The Future of Airport Hotel Design
Hyatt Regency San Francisco Airport is undergoing intensive interior surgery, scheduled for completion later this summer. The atrium has been gutted to replace everything from the elevators to the broadband pipes and Wi-Fi infrastructure in an effort to convert the Hyatt into a destination hotel, due to the booming economy in the Bay Area.
Almost half of the hotel’s overnight guests are now visiting for meetings and events, many for multiple nights compared to quick layovers, says Irby Morvant, general manager of the Hyatt Regency property. Therefore, the owners are investing heavily in interior design to modernize the guest experience in alignment with lifestyle hotel trends. There are also two new ballrooms under construction, and both have expansive window views of San Francisco Bay.
“The idea with everything here wasn’t just to become a nicer airport hotel,” said Morvant. “It was a true redesign to become a great hotel. So design has moved to the front-of-mind here, as overall demand in the Bay Area continues to grow. The goal now is to play well beyond just our own little neighborhood to attract more business, really nationwide.”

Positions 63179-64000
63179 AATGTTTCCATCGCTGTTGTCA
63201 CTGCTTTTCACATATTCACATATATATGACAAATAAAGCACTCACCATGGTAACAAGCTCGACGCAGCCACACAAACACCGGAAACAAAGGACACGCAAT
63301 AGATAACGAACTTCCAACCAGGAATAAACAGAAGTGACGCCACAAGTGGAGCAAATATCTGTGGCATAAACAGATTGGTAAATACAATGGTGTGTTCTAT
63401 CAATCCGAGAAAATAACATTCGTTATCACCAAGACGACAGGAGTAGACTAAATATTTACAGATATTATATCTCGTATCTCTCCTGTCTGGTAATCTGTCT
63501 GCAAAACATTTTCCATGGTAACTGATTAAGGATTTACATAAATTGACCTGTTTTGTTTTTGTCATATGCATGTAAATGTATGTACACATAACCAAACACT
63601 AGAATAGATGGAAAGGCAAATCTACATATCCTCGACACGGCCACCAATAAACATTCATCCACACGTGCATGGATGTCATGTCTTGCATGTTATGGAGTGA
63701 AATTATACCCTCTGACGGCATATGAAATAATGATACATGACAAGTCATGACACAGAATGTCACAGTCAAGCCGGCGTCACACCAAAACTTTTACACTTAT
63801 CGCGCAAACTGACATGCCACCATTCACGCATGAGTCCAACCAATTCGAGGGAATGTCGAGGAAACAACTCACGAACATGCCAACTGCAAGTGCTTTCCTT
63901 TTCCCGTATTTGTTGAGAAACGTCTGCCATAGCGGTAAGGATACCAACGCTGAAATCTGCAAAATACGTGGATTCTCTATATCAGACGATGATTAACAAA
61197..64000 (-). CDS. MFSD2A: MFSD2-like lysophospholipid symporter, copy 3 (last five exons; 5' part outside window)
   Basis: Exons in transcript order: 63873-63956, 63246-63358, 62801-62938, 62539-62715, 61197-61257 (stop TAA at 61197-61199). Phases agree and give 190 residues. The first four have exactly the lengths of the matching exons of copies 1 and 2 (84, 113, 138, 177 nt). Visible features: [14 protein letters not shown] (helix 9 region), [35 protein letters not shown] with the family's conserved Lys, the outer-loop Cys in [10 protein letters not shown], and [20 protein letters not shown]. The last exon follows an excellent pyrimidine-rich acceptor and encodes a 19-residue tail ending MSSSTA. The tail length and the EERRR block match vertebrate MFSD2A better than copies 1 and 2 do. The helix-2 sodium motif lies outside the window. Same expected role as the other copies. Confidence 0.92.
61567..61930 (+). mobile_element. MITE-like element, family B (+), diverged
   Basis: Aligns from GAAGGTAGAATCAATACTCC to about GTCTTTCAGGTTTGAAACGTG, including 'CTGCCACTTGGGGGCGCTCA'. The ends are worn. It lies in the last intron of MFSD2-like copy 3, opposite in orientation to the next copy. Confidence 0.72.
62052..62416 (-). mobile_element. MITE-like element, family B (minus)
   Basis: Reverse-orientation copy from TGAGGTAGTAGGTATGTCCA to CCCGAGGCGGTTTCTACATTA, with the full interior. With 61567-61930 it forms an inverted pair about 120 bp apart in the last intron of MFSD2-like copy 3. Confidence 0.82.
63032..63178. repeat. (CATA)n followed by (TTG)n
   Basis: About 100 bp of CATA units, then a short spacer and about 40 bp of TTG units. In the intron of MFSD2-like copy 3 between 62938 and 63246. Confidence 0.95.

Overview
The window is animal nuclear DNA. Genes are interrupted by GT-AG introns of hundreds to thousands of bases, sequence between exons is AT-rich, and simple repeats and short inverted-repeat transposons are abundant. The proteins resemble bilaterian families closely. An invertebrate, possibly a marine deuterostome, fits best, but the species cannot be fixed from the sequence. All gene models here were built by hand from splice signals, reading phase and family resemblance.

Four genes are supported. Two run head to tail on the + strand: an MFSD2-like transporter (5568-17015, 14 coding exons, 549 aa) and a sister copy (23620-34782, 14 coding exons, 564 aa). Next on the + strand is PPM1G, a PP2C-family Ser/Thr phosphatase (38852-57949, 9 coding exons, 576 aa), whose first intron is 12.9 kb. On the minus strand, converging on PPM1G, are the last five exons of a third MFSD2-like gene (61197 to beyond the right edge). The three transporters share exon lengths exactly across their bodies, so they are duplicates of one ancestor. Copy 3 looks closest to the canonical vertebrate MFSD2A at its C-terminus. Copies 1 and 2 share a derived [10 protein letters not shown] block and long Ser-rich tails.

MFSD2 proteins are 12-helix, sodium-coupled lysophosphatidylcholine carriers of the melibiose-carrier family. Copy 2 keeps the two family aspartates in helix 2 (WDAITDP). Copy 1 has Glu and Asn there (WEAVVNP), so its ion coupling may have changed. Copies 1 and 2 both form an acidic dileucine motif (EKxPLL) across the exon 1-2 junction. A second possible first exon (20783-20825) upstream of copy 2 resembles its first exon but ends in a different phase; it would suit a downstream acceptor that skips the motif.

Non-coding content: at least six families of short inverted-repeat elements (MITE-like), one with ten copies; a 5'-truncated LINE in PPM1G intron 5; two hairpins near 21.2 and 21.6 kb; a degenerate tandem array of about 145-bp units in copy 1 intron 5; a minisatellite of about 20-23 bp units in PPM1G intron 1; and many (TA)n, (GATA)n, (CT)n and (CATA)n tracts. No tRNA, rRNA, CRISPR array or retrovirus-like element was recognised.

The signature project is the reimagination of the enormous atrium lobby. Previously, the area was overly segmented and confusing to navigate. The new lobby now integrates the restaurant, bar, and small market to create a wide variety of social spaces with different energy levels for guests to gather.
“We integrated linear seating elements and stairs with built-in benching to give people more casual ways to work,” said Meghann Day, a designer at Hirsch Bedner Associates, who’s part of the team leading the Hyatt Regency San Francisco Airport renovation. “And since everybody wants to be connected all the time, we electrified all of the furniture to be used as workstations.”
In terms of the aesthetic mission, Day said, “The majority of the materials are recyclable, which is pretty much standard in San Francisco, but that wasn’t the case five years ago. So we used a lot of cool polished stones, warm woods, earthy textures to create a more organic experience.”
The Hyatt’s lobby art program, showcasing local artists specializing in aviation and nautical themes, includes wall sculptures created with recycled aluminum airplane parts. The overarching goal, explained Day, is to compel people to move around the atrium much like a modern museum is designed.
“It’s all about encouraging a sense of discovery by removing all of the walls that segregated everything,” she said. “So now you can see the full expanse of the atrium, and it lets all the natural light fill the space, too.”
Morvant added, “People want to see, be seen, and know where they’re going. So with the improved sightlines, you’re no longer looking all over multiple floors for multiple spots to eat and drink. Everything today is about connecting everything more seamlessly.”